zip() function troubles

Istvan Albert istvan.albert at gmail.com
Fri Jul 27 01:25:36 CEST 2007


Hello all,

I've been debugging the reason for a major slowdown in a piece of
code ... and it turns out that it was the zip function. In the past
the lists that were zipped were reasonably short, but once the size
exceeded 10 million the zip function slowed to a crawl. Note that
there was memory available to store over 100 million items.

Now I know that zip () wastes lots of memory because it copies the
content of the lists, I had used zip to try to trade memory for speed
(heh!) , and now that everything was replaced with izip it works just
fine.  What was really surprising is that it works with no issues up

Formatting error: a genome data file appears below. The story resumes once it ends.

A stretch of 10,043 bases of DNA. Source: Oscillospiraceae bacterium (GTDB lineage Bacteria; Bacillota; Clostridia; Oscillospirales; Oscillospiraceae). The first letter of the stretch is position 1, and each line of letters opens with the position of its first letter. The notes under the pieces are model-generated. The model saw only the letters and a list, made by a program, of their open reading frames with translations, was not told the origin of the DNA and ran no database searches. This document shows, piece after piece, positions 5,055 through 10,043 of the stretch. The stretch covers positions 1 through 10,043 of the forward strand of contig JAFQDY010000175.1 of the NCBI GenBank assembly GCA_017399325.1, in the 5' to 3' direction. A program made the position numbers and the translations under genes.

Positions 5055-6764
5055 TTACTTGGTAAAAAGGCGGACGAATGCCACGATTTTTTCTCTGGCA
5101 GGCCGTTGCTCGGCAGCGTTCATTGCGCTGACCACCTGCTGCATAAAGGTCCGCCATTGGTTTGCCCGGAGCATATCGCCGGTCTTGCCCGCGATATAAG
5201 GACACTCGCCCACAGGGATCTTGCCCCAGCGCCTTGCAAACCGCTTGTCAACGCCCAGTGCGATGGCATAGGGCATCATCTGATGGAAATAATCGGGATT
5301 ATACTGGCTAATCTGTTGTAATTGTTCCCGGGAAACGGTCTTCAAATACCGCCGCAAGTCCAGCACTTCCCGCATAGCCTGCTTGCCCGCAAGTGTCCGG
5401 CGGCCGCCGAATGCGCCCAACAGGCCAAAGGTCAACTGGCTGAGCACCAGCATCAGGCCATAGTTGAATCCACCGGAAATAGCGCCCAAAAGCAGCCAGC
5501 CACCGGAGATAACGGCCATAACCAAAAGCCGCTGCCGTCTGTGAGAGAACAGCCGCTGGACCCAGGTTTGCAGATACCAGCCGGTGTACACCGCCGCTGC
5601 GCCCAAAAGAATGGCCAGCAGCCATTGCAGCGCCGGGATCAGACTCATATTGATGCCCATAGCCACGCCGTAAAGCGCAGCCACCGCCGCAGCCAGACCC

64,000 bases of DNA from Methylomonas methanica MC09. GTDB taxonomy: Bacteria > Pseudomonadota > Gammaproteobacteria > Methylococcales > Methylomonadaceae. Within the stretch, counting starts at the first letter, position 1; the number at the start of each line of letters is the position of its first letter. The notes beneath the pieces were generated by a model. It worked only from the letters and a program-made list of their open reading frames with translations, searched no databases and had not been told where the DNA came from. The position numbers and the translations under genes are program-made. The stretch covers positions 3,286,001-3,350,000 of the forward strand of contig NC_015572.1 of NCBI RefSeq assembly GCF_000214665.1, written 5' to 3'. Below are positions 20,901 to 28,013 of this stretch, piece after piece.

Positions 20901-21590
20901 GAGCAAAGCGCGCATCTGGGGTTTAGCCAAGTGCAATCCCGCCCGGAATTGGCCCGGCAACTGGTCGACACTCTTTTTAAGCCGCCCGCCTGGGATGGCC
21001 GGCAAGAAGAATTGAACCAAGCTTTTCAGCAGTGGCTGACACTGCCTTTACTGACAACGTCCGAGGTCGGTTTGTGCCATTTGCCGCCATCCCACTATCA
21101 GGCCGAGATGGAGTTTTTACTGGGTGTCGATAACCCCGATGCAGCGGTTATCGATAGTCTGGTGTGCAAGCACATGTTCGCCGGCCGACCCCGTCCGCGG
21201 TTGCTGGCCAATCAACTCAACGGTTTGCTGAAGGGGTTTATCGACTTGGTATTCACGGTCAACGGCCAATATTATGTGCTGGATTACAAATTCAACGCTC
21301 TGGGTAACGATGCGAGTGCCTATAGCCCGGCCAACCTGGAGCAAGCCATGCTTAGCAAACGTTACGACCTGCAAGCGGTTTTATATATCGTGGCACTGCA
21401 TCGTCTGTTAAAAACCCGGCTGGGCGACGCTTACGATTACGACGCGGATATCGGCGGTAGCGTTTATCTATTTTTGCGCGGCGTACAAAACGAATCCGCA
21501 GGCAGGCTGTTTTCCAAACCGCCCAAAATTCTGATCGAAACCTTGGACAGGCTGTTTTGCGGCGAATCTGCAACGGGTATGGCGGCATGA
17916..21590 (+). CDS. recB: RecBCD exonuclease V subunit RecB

until 1 million items, but for say 10 million it pretty much goes
nuts. Does anyone know why? is there some limit that it reaches, or is
there something about the operating system (Vista in the case)  that
makes it behave like so?

I've noticed the same kinds of behavior when trying to create very
long lists that should easily fit into memory, yet above a given
threshold I get inexplicable slowdowns. Now that I think about is this
something about the way lists grow when expanding them?

and here is the code:

from itertools import izip

BIGNUM = int(1E7)

# let's make a large list
data = range(BIGNUM)

# this works fine (uses about 200 MB and 4 seconds)
s = 0
for x in data:
    s += x
print s


# this works fine, 4 seconds as well
s = 0
for x1, x2 in izip(data, data):
    s += x1
print s


# this takes over 2 minutes! and uses 600 MB of memory
# the memory usage slowly ticks upwards
s = 0
for x1, x2 in zip(data, data):
    s += x1
print s




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